As the UK reels from another deluge of flood warnings and chaos as bad weather sweeps the country, the questions about what will replace the Statement of Principles that has ensured the availability of flood insurance for properties in high risk areas for the last decade become ever more pressing.
In case anyone has forgotten, this deal between the insurance industry and government expires next June and without anything to replace it home and business owners in flood-prone areas will fall on the mercy of the open market. Make no mistake, this will mean tens of thousands of people suddenly finding themselves unable to obtain flood cover as part of their household or business property insurance policies. Many more will find they are offered cover at premiums that are not affordable.
If it comes to this, who will get the blame? The insurance industry or the government? Let's be realistic: it will be the insurers who will get the biggest clobbering if this happens. It could be a public relations disaster for an industry that can ill-afford more bad publicity. Some in the industry seem naively to believe that the government can be made to shoulder, or at least share, the blame but this won't happen. The simple fact is that it is the insurance industry that has decided to walk away from the Statement of Principles without having anything to take its place, not the government. It will therefore be the insurance industry that gets the blame from consumer groups and MPs.
I don't think the industry, least of all the Association of British Insurers, is complacent about this risk although it does give the impression that it might be sleepwalking to disaster. I just don't get the impression they have worked out how to deal with it.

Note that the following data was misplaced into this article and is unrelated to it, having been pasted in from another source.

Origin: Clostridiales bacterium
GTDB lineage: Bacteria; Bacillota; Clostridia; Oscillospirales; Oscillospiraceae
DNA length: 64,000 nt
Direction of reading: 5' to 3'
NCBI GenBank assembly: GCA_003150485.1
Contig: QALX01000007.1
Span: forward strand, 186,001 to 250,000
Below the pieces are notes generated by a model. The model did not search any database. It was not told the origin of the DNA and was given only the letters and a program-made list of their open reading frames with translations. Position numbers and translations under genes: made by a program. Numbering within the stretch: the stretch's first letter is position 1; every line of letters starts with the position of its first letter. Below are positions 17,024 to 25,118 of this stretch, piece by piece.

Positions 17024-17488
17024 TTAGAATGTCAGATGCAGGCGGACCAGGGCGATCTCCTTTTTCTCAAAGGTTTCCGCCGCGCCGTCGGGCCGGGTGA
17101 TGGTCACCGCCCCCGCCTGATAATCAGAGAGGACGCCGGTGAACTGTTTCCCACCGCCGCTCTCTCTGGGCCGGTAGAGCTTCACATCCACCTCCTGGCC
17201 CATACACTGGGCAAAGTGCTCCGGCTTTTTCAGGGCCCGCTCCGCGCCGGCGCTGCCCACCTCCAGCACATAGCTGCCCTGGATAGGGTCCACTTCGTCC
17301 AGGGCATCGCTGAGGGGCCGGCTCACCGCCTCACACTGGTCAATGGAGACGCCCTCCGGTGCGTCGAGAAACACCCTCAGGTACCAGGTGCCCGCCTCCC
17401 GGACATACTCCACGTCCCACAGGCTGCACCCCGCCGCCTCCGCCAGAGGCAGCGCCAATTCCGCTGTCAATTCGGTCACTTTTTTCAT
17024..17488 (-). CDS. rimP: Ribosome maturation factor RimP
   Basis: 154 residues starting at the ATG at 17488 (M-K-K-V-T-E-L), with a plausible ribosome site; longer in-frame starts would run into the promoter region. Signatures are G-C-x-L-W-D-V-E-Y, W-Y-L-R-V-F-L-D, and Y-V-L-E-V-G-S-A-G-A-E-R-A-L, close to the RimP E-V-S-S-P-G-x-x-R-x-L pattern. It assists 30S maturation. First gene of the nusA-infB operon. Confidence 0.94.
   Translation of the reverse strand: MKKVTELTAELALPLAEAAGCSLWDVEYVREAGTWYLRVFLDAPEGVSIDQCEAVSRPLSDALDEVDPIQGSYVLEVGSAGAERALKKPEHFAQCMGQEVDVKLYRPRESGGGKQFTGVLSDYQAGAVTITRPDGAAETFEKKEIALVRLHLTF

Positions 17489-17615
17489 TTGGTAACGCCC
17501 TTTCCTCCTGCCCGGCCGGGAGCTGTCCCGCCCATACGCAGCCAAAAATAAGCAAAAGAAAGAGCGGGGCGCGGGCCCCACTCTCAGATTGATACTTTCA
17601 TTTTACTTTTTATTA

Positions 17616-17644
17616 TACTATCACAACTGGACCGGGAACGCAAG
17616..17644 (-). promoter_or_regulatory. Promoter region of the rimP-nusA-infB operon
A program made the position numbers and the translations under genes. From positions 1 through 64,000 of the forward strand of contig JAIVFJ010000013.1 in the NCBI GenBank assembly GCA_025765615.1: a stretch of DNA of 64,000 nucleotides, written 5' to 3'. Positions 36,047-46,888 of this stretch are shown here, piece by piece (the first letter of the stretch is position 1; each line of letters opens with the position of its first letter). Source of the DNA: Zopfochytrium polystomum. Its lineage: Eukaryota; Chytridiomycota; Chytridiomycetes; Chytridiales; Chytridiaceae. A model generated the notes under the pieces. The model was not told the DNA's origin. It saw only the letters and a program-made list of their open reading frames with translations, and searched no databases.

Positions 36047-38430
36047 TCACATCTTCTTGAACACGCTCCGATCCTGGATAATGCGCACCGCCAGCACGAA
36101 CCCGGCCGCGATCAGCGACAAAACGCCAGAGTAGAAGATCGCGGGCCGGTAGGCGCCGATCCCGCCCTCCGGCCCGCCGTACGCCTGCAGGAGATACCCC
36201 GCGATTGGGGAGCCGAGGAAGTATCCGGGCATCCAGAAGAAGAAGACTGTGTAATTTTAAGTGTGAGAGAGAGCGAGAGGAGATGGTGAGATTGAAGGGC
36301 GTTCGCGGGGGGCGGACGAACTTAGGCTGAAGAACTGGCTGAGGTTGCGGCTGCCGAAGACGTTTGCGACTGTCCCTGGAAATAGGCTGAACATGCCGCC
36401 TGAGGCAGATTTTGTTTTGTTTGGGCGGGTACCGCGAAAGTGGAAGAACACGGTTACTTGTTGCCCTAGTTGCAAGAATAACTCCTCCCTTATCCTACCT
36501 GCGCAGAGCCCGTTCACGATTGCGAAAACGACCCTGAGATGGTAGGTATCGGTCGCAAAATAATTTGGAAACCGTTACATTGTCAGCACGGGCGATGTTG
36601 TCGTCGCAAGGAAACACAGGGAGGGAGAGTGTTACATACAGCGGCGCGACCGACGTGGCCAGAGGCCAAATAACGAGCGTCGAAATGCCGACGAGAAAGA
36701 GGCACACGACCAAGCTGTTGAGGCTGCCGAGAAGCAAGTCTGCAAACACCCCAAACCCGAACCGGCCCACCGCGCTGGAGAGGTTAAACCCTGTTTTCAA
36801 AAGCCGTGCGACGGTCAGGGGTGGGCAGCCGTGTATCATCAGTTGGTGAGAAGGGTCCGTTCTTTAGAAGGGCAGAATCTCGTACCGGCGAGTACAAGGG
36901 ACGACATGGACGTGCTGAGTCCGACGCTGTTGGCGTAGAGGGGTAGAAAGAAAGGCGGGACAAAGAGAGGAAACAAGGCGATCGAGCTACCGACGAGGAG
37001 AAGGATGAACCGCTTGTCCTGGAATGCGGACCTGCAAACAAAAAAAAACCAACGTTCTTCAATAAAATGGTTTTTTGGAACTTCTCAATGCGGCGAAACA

Pointing at the cuts to flood defence spending might have some intellectual validity as that was the government side of the deal behind the original Statement of Principles but I can't see it impressing those people who will be looking at financial disaster if they can't get insurance for their homes. For many this will knock-off eye watering amounts from the value of their homes.
With some justification the ABI feels let down by government, if not cruelly misled. From the high point last June when the then Environment Secretary Caroline Spelman (pictured) said that a deal involving a government-backed fund of last resort was near and the sun was blazing it has been all downhill. The Treasury vetoed her plans at the 11th hour, she got the sack and we had the wettest drought on record. You can't blame the government for the last bit but the intervention of the Treasury and the arrival of the fiscally-conservative Owen Paterson at the Department for Environment, Food and Rural Affairs is certainly the fault of government.
DEFRA is a notoriously incompetent government department as Mr Paterson has quickly found out with its bungling over the disease that threatens our Ash trees and this crisis has probably ended the chances of a Flood Re type deal emerging. My guess is that the last realistic chance of a decent scheme being put in place will be when the Chancellor George Osborne delivers the Autumn Statement on 5 December. I am not holding my breath because if Mr Paterson gets any additional money for DEFRA it will be to deal with the Ash tree crisis and not flood insurance.
It will then be over to the insurance industry to explain what has happened and prepare people for the consequences. I hope it is ready.
- Eldon denies customer data was used in Leave campaign
- Obituary: Norman Cottington, industry mourns rehab 'trailblazer'
- Sedgwick UK shakes up leadership team after Cunningham Lindsey merger
- Campaigners call for ONS to collate motor data for policymakers
- Lloyd's appoints partners on insurtech lab
- Personal injury motor claims hit near decade low, government figures show
- Lust for trust: can public trust be restored in insurance?